Sometimes my thoughts are muddled, and I hope I can make some sense and get through to you, the diligent, maybe nonexistent reader. Sometimes I really want to get meta and ramble about stuff because I doubt anyone is reading this. Or maybe they are. Some little part of me wants some random person to find this strange corner of the internet with my blog on the UW Botanic Garden’s website, where in a place one would expect talk of flowers and bookkeeping, there’s teenage me trying to be relatable to everyone (but instead I blabber about tv shows and my attempts at being polite). Wouldn’t it be funny if one day a gardener stumbles in here and I’m rambling about humans’ very existence? It’s fine though, it’s not like anyone is actually reading this, right? Right? Okay, back to actually event discussion.

Except there’s not much event left to discuss. This has been a sadly short post for which I apologize. I hope you have a great day. See, I try to be polite!

Art Exhibit: Lake, Lattice, Stone: Requiem for a Garden by Lollie Groth July 23 – September 3

July 17th, 2015 by UWBG Communication Staff

Lake, Lattice, Stone: Requiem for a Garden seeks to celebrate the artist’s mother’s northwest garden as well as the neighborhood of Union Bay and the marsh she grew up on, and walked past on her way to classes at the UW in the early nineteen forties. Through image and text, through monotype and artifact, journal entries and poems, a celebration of a garden’s life takes form. Lollie (Lali) Groth is a printmaker and mixed media artist who has shown extensively in Hawaii. In 2009 she received the John Young Award for Excellence in Monotype from Honolulu Printmakers. Currently, she lives on Vashon Island and works out of the studio at Quartermaster Press.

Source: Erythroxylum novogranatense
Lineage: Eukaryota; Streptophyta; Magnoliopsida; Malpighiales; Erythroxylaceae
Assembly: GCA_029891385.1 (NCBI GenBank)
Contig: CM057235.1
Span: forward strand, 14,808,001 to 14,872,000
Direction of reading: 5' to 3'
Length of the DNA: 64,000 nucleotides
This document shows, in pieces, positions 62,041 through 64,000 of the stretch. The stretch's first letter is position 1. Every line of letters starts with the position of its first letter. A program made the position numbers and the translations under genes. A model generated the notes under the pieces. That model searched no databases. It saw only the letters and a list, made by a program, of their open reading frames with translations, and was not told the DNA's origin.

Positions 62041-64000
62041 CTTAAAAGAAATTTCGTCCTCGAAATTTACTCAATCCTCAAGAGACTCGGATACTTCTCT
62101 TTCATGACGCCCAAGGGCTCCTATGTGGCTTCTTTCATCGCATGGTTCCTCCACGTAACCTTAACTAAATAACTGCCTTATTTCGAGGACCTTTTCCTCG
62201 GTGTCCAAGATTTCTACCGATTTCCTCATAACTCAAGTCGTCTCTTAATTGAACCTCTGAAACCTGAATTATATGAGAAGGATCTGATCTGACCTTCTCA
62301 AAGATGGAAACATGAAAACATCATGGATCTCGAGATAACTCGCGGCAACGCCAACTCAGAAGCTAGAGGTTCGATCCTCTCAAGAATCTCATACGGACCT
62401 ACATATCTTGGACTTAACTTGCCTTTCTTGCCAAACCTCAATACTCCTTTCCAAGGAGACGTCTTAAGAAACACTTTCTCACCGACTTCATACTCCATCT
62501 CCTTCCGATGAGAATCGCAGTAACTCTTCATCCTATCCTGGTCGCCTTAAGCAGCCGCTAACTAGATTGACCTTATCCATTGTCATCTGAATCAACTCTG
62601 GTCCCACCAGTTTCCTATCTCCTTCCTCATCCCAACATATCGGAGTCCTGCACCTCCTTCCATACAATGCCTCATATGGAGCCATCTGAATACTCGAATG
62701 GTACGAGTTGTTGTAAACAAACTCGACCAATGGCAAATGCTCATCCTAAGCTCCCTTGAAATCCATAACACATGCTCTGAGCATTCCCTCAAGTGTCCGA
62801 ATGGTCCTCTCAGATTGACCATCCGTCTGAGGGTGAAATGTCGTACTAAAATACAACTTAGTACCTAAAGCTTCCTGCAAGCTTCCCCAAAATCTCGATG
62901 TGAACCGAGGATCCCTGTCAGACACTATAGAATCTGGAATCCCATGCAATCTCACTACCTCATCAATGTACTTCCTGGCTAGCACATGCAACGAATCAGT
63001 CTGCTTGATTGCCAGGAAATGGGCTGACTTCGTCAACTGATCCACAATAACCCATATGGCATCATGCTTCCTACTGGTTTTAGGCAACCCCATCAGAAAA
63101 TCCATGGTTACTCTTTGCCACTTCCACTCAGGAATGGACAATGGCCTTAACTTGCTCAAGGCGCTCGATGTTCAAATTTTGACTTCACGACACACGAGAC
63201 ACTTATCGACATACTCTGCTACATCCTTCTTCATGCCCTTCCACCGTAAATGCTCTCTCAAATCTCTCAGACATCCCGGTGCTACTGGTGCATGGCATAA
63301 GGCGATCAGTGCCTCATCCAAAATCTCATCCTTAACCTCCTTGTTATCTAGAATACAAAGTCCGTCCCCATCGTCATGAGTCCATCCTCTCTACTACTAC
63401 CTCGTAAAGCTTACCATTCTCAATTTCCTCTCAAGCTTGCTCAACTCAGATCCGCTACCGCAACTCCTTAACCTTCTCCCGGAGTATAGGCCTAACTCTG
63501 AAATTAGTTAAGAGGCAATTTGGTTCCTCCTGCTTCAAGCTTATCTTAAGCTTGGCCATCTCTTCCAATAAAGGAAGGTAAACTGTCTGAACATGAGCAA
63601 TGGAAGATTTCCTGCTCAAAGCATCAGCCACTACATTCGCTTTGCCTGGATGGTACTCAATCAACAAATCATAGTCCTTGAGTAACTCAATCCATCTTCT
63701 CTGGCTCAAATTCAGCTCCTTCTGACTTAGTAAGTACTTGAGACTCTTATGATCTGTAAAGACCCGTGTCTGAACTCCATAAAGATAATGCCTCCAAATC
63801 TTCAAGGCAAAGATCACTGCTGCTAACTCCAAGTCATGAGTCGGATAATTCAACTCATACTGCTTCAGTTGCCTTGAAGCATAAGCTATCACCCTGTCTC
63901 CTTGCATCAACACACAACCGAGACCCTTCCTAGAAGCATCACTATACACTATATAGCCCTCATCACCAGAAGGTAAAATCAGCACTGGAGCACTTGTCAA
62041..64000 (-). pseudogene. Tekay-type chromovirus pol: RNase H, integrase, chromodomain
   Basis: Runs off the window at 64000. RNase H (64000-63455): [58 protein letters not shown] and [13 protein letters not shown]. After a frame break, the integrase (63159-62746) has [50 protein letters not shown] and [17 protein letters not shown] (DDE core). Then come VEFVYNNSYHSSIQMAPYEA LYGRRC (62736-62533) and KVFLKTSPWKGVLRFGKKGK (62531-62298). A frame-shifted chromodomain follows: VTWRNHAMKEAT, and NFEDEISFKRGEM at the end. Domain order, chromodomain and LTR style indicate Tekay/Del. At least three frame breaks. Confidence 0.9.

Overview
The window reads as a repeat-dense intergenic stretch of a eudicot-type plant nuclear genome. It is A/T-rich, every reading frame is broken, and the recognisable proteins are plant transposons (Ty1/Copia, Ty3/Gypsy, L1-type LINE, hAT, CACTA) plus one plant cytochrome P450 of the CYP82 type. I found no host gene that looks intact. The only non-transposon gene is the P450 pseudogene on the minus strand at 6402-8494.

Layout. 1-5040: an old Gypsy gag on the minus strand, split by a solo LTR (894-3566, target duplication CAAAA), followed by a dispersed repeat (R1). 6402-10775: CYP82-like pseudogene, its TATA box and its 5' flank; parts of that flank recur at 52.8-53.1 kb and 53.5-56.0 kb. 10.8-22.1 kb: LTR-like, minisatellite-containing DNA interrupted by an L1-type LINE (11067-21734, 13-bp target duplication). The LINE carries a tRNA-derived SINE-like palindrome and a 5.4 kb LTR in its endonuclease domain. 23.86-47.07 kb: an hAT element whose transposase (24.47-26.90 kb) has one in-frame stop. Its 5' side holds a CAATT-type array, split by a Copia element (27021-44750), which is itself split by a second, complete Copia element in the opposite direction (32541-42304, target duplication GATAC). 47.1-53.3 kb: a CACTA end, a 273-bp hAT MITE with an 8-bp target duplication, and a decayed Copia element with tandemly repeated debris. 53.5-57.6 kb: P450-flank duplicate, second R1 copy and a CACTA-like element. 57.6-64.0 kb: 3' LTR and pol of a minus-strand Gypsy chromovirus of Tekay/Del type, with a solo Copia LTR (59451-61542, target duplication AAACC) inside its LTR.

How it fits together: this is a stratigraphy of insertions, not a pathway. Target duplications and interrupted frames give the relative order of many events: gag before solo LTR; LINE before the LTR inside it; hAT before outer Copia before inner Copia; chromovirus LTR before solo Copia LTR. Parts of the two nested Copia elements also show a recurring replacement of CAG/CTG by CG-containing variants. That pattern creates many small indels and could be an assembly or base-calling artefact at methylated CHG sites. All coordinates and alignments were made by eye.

Please join us for the artist’s reception on Thursday July 23rd from 5:00 to 7:00pm in the Miller Library.

Glimpse into the past – Dreams of an Arboretum at the University of Washington

July 15th, 2015 by Jessica Farmer, Adult Education Supervisor

By John A. Wott, Director Emeritus

Recently, I was browsing The Long Road Traveled by Henry Schmitz, from 1973, in preparation for a presentation about the Washington Park Arboretum.  I believe it is important to review how the leadership of the University of Washington was the catalyst to create the Arboretum. Almost all of this “glimpse” is the writing of Dr. Schmitz, but in a very condensed form.